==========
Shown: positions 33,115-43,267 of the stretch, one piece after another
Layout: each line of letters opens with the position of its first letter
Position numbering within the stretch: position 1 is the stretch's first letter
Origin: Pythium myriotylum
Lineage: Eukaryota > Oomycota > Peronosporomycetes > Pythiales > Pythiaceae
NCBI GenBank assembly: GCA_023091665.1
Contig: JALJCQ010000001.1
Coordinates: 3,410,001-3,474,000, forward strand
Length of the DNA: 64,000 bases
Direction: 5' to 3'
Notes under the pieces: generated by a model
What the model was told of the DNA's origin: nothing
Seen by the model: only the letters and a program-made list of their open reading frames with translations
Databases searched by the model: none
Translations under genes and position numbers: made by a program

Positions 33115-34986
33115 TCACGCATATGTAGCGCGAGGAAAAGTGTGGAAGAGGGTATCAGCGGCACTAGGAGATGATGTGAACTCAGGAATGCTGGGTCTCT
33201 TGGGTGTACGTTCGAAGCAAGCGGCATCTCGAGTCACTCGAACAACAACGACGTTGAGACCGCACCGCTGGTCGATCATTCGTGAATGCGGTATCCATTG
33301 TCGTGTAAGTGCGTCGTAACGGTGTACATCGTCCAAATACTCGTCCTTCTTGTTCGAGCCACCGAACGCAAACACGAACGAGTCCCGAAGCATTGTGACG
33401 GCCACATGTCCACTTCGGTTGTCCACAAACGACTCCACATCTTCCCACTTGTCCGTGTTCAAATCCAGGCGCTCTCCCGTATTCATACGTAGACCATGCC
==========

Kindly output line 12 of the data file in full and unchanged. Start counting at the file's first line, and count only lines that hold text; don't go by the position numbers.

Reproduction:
What the model was told of the DNA's origin: nothing